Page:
The Strengths and Weaknesses of Directed Acyclic Graphs (Dags) as Cognitive, Analytical and Educational Tools for Medical Statistics

Ellison, George orcid iconORCID: 0000-0001-8914-6812 (2022) The Strengths and Weaknesses of Directed Acyclic Graphs (Dags) as Cognitive, Analytical and Educational Tools for Medical Statistics. (Submitted)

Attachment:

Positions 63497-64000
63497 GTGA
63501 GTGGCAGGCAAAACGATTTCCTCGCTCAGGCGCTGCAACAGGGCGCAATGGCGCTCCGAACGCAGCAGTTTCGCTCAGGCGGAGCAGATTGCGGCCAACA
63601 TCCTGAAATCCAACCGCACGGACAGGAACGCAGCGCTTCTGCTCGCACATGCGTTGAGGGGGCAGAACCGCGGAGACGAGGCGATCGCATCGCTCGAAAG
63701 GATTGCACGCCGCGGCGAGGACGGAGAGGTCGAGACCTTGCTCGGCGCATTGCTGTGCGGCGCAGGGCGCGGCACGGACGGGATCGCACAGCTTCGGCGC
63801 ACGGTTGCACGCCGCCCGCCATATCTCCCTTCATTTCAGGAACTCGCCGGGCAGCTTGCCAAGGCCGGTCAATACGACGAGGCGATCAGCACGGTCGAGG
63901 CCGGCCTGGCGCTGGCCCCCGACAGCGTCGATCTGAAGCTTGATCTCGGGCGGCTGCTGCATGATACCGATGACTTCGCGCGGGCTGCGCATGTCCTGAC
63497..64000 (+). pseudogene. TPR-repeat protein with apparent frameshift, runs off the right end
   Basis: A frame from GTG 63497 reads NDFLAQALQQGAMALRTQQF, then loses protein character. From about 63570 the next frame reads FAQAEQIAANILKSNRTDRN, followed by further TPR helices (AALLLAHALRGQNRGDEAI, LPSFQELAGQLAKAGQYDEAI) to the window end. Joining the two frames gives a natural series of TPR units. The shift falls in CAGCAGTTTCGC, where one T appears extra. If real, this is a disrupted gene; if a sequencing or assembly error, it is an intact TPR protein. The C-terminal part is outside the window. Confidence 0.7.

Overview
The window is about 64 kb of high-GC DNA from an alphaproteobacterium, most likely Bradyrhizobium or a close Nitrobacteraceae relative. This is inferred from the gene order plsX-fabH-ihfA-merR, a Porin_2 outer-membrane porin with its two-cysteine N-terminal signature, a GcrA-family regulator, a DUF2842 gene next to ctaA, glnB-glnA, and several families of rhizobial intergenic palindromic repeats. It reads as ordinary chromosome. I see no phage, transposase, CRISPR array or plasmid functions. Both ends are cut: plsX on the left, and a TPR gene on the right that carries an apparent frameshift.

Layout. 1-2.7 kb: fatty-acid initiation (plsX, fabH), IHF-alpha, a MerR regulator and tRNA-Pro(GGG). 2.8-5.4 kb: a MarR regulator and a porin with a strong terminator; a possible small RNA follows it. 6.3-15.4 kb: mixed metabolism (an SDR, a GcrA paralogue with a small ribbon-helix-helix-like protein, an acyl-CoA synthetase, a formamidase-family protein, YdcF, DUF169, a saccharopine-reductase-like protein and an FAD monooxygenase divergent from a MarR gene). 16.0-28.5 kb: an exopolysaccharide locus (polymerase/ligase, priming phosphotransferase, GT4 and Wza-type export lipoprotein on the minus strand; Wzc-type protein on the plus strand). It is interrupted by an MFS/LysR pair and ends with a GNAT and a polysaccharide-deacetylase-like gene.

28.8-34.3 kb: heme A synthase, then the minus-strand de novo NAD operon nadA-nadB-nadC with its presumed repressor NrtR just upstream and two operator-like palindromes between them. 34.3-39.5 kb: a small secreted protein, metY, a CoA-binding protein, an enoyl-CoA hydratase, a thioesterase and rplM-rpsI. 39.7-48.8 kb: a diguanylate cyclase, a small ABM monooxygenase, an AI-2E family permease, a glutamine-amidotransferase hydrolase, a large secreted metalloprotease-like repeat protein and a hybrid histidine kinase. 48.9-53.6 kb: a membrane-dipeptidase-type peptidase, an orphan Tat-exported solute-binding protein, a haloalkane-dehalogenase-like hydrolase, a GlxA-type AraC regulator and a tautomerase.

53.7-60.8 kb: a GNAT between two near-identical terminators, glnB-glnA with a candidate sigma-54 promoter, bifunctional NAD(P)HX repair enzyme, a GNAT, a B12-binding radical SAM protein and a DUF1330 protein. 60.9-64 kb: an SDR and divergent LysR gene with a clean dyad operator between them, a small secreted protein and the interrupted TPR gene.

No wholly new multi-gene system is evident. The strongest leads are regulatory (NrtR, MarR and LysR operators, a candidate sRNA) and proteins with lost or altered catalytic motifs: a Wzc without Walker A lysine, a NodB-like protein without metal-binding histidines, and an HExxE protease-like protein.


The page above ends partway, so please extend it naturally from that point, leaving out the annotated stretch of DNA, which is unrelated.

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The origins of directed acyclic graphs (DAGs) date back to the emergence of ‘graph theory’ in the early 1700s (Biggs et al. 1986). DAGs are conceptual or literal, diagrammatic representations of causal paths between variables which are constructed – as their name suggests – on the basis of two over-riding principles: first, that all causal paths are ‘directed’ (i.e. for each pair of variables, only one can represent the cause, while the other must be its consequence); and second, that no direct cyclical paths, or indirect cyclical pathways (comprising sequences of consecutive paths) are allowed, such that no consequence can be considered its own direct or indirect cause (hence ‘acyclic’; Law et al., 2012). As such DAGs reflect the knowledge, presumptions, assumptions and/or speculation of the analyst(s) concerned regarding the causal relationships between each of the variables included therein. Current convention dictates that variables are represented as nodes/vertices, and that any causal paths between variables are represented as directed arcs/edges/lines, often in the form of arrows (see Figure 1). Although each arc indicates the presence and direction of a known/presumed/assumed/speculative causal relationship between the two variables concerned, drawing an arc does not require the sign, magnitude, precision or shape of the relationship to be known or declared (Tennant et al., 2021). In this respect, DAGs provide a simple, uncomplicated, accessible and entirely nonparametric approach for postulating causal relationships amongst any variables of interest even when these are uncertain, unknown or entirely speculative (Ellison, 2020). Nonetheless, as a result of the parametric constraints imposed by the presence/absence of possible arcs within any given DAG, these also reflect and support a number of more sophisticated statistical applications which make it possible to use DAGs to inform the design of multivariable statistical models that reflect the causal structure(s) involved – albeit without the need to know or understand the mathematical technicalities on which these are based (Lewis and Kuerbis, 2016). These features make DAGs attractive cognitive, educational and analytical tools for strengthening the epistemological, theoretical and empirical basis of causal inference, and there has been a recent proliferation in the use of DAGs across a range of applied scientific disciplines (e.g. Knight and Winship, 2013), and an associated upsurge in analytical methods training (e.g. Elwert, 2011; Gilthorpe, 2017; Hernán 2018; Roy, 2021; Hünermund, 2021). This Chapter reflects on a decade of delivering medical statistics training to undergraduate medical students at the University of Leeds between 2012-2021 in which the third year research, evaluation and special studies module (‘RESS3’) has used DAGs to support the development of applied statistical skills relevant to the extended student-selected research and evaluation projects (ESREP) students undertake in their fourth and final years (Ellison, 2021; Ellison et al., 2014a,b). Based on successive iterations of the structure and content of the RESS3 module, together with notes made during formal and informal planning and review meetings with module leads, lecturers, tutors and students, we draw on the claims and criticisms made of DAGs in the epidemiological literature to identify a number of explicit strengths (and associated, often implicit. weaknesses) that are central to their use in prediction and causal inference modelling. While using DAGs requires (and benefits from) a clear understanding of their non-parametric nature and parametric implications, the weaknesses of DAGs seem likely to reflect both: the challenges inherent in the modelling of data generating processes when these are imperfectly understood; and troublesome cognitive and heuristic tendencies common to all analytical tools – in which the tool facilitates the task in hand by reducing the necessity (and benefits of) exploring uncertainties and identifying assumptions. These, more epistemological considerations appear particularly challenging for medical undergraduates to grasp (Ellison, 2021), but also appear poorly understood by many established analysts and clinical epidemiologists (Ellison, 2020).

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